What Ought We to Do With "Thick Terms"? A Response to Frankfurt & Coady's "Bringing Philosophy to Bear on Moral Injury and Posttraumatic Stress Disorder Construct Validation".
We respond to the commentary by Frankfurt and Coady (this issue) regarding the descriptive-prescriptive framework for partially distinguishing between posttraumatic stress disorder (PTSD) and moral injury (Farnsworth, 2019). In their commentary, Frankfurt & Coady raise concerns about the application of R. M. Hare's (2014) philosophical approach of prescriptivism to military-related moral injury (MI) and the potential philosophical and ethical implications that may follow. In this response, we clarify that Farnsworth's descriptive-prescriptive framework is not tied to or aligned with Hare's prescriptivism and, as a result, many of Frankfurt and Coady's critiques become tangential to Farnsworth's original argument. We go on to clarify that Farnsworth's descriptive-prescriptive framework does not deny the utility of all cognitive therapies for moral injury, nor does it attempt to fully separate descriptive and prescriptive cognitions from one another, as was asserted by Frankfurt and Coady. We also provide a counterargument to Frankfurt and Coady's ethical concerns regarding the potential of Farnsworth's framework to enable militarism and instead assert its value for increasing peace and understanding. Finally, we address the relevance of "thick terms" for MI, highlighting their potential strengths and clinical weaknesses. We conclude by joining with Frankfurt and Coady in expressing our hopes for future research on the association between PTSD and MI. We argue that future research must go beyond defining content-level boundaries between the two constructs and instead grapple with the processes that give rise to them and the philosophical, empirical, and professional questions that they imply.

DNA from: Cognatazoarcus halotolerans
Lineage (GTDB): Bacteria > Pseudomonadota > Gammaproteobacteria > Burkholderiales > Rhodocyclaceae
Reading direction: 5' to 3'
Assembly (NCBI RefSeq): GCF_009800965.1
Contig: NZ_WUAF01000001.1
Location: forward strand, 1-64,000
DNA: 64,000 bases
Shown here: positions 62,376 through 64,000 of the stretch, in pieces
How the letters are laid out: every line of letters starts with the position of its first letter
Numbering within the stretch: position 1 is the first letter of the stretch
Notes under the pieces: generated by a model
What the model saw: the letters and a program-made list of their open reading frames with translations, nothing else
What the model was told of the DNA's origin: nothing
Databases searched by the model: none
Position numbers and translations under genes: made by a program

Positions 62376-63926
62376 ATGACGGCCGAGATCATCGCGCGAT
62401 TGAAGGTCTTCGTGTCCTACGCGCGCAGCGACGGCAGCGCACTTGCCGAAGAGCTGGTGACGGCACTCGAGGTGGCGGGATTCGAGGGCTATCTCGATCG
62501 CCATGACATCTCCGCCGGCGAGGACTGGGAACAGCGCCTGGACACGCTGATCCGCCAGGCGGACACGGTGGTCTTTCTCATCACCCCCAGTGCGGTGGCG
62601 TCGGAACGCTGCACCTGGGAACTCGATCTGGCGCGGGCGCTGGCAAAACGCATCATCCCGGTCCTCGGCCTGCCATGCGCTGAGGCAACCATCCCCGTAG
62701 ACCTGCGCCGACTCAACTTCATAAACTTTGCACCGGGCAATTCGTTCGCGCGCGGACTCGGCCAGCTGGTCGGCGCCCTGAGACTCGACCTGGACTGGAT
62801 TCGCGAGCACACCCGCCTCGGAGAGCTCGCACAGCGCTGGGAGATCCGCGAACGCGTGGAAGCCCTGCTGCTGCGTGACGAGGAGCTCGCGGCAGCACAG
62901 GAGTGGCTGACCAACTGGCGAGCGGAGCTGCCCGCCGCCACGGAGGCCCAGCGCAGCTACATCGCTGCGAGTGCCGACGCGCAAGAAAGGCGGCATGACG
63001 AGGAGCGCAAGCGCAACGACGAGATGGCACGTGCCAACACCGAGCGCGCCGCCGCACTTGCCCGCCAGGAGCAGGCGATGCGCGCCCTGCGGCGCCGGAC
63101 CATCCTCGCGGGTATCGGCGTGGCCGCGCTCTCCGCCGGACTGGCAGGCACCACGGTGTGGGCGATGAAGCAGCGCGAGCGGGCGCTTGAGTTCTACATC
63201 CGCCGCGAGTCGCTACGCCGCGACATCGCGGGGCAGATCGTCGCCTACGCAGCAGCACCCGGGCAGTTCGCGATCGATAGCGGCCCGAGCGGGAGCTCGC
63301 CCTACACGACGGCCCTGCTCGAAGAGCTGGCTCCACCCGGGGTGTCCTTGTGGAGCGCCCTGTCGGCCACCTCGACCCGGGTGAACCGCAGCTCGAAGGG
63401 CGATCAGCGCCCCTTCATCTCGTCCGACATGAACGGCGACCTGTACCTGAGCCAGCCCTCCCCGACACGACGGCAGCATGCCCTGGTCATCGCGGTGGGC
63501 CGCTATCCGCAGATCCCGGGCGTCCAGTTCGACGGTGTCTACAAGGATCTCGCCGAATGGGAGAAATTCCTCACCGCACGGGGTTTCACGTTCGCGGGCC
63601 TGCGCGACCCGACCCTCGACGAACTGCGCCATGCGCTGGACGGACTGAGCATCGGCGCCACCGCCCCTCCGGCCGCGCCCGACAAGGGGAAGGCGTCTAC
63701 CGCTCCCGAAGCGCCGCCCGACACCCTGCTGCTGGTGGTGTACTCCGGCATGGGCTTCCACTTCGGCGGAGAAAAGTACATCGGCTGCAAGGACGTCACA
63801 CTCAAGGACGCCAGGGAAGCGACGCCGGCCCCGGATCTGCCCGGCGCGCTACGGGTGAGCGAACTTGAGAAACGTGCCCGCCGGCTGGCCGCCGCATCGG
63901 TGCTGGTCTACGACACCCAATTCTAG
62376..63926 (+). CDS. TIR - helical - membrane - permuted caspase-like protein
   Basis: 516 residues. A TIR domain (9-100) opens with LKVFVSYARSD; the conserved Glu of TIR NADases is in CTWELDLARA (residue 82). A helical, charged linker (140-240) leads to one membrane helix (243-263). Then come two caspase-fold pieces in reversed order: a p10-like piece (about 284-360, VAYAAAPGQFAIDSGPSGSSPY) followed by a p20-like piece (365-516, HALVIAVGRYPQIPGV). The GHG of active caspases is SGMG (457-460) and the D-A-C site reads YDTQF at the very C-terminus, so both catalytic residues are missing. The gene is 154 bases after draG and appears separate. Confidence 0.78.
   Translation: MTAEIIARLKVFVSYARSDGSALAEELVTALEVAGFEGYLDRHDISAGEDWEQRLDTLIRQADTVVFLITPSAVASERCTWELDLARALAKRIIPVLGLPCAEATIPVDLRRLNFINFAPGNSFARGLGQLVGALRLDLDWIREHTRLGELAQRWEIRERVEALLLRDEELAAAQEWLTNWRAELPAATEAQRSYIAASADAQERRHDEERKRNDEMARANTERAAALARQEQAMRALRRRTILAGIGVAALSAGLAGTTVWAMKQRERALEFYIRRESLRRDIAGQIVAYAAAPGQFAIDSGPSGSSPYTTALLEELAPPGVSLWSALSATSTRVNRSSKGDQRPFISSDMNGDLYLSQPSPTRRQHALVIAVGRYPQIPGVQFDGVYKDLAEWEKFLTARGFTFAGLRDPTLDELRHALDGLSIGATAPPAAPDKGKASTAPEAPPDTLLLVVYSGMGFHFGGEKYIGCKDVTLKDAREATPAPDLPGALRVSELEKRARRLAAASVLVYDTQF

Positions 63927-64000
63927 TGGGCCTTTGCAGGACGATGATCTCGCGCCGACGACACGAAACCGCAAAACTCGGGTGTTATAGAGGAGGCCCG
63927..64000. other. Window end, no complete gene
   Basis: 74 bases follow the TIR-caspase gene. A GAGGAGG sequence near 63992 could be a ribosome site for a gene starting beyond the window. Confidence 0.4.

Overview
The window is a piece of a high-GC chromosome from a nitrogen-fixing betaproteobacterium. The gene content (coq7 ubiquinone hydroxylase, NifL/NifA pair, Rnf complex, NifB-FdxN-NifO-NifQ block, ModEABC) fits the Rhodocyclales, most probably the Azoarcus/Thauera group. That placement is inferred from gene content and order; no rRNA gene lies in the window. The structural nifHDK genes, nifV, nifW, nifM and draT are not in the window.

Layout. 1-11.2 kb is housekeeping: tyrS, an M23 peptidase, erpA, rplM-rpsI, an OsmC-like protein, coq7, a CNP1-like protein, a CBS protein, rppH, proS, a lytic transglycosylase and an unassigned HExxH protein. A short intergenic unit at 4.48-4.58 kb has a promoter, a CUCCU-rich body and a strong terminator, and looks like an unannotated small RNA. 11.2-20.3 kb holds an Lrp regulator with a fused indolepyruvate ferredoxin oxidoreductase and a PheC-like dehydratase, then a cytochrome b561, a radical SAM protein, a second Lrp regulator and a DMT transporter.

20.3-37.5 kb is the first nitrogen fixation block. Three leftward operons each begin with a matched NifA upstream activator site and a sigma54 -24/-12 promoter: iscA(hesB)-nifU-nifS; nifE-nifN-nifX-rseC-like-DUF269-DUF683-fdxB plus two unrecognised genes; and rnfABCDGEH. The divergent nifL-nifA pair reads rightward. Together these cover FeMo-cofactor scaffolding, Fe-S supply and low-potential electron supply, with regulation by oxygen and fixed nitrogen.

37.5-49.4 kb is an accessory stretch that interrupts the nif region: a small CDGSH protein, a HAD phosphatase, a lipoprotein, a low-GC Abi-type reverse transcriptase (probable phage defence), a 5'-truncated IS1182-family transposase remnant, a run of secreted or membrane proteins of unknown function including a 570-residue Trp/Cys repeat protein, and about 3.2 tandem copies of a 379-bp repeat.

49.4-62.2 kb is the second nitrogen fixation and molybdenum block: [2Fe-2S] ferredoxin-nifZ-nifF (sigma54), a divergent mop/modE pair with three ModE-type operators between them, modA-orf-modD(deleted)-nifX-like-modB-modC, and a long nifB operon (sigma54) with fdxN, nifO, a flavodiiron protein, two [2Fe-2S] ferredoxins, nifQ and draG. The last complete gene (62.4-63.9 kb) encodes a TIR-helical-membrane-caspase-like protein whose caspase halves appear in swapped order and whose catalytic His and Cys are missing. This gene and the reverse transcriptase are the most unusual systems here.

Farnsworth, JK; Borges, LM; Nieuwsma, JA
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